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Reconnecting Our Children To Nature

Carl Wright | January 17th, 2019

I often tell people how fortunate I was to grow up on a family farm. I had chores to do, but I also had cherished free time. With several hundred acres of fields and forests to run, play, explore and interact with, I developed such a deep appreciation for the natural world. This has carried into my adult life.


With a family farm, it is a 7 day a week and a 365 day a year lifestyle. We never had the opportunity to get away on what is known as a ‘family vacation’. However, between haying and grain harvest season I spent 4 or 5 days a year with my grandparents. I loved my grandpa and grandma, however, they lived in the city, and I had a difficult time adjusting to a world that seemed very unnatural to myself.

There were no fields to run through, no natural areas to play, explore and interact with like I was able to on the farm. Although, there was a barren "park" about a block away where my grandma used to take me. It had a small patch of manicured grass and was devoid of any other vegetation. There was playground equipment consisting of a slide, a tetter/totter and a couple of swings. After a half hour on the playground equipment, the novelty had all worn off. I missed my farm so much.

My favorite subject in college was psychology, and part of my studies during that time was learning about the early theories from some of the Founding fathers of psychology. In 1870, nineteenth-century psychologist Herbert Spencer published his book "Principles of Psychology" in which he espoused the "surplus energy theory." Herbert Spencer explained that the main reason for children's play is to get rid of surplus energy.

Child Care Canada mentions that this theory is now rejected by most researchers and developmental theorists, yet the theory still has a lasting influence on the design of children's outdoor spaces, which are predominantly built for children "to get rid of all that surplus energy."  Many playgrounds are still being constructed with the barren design of manufactured, fixed playground equipment. Playgrounds are devoid of nature, shade, and vegetation. Because most adults grew up with this type of environment, they themselves see this as the appropriate model for a playground. This is the model found in the playgrounds of my little village of under 1,000 people.  Humans are creatures of our experience, and our collective experiences usually shape the conventional wisdom, or paradigms, by which we operate.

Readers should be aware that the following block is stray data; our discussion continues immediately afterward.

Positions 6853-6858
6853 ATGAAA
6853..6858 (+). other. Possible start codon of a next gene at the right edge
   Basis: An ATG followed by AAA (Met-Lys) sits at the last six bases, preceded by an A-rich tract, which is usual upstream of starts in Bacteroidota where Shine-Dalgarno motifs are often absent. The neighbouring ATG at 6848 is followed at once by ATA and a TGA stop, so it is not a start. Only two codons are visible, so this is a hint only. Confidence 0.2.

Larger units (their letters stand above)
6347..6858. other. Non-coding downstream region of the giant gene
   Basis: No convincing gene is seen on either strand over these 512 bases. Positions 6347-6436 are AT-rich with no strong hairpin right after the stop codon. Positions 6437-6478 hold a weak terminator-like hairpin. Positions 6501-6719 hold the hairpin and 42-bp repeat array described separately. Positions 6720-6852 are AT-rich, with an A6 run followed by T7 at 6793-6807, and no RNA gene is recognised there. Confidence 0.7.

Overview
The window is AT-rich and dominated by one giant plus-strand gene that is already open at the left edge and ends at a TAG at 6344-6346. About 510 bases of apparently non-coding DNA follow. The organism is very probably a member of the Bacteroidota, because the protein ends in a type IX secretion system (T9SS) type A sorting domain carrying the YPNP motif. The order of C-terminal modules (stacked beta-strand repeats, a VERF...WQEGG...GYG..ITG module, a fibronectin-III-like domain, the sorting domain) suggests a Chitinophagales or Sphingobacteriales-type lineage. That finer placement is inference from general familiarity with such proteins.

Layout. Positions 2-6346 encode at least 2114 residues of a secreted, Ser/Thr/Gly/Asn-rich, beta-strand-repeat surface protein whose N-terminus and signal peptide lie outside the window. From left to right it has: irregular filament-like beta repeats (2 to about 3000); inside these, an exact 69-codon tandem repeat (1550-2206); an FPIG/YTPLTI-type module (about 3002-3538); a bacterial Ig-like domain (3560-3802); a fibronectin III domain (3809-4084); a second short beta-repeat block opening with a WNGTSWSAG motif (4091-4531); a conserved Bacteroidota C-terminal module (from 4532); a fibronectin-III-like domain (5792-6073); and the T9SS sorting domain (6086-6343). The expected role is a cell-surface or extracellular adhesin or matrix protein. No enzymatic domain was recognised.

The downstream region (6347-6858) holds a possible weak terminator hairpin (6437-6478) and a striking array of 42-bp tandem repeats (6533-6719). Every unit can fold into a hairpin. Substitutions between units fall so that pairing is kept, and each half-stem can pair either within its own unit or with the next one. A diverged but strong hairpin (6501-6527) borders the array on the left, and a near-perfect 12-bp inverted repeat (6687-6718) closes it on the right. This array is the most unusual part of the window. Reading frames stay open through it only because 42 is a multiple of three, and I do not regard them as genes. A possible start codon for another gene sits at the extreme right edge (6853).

I feel the reason why I am so passionate about the environment comes from my connection with the natural world as a child. I am so very fortunate. And I had a father who passed on his passion for the natural world to me. Unfortunately, our children these days are becoming more and more disconnected from the natural world. Children's experiences are predominately mediated in media, written language and visual images, which tend to be more of an attraction than those barren playgrounds. The virtual is replacing the real. This is a Western first world phenomenon. An article from The Guardian mentions that three-quarters of UK children spend less time outdoors than prison inmates. This really concerns me, because if there is a disconnection from the knowledge, appreciation, and respect for the natural world, it will set the stage for a continuing loss of our natural environment. Future generations who don't value nature equate to the continued exploitation and destruction of the natural world. Hearing about climate change, habitat destruction and species extinction will not mean anything because there is no way to relate.

There are psychological, physical and cognitive costs of human alienation from nature, particularly for children in their vulnerable developing years. On the other hand, the benefits of outdoor learning and connecting a child to nature is huge. Bachelor's Degree Online lists better grades, better health, decreased stress levels, increased motivation, better attitudes about the environment, better overall behavior, enhanced communication skills, increase in outdoor skills, increased self-reliance, community improvement, and improved memory are all proven benefits of outdoor learning. The potential is enormous.

Is it possible to reconnect a generation of disconnected children to love and appreciate the natural world? Now let's be honest. It can be challenging to convince a kid who is used to playing video games to go outside and connect with nature, especially when they have no experience connecting with nature. Starting with ourselves we can be the change. If we start to value nature, the kids will as well. All parents, teachers and caregivers, the greatest thing we can do for our planet is to share the natural world to the children under our care.

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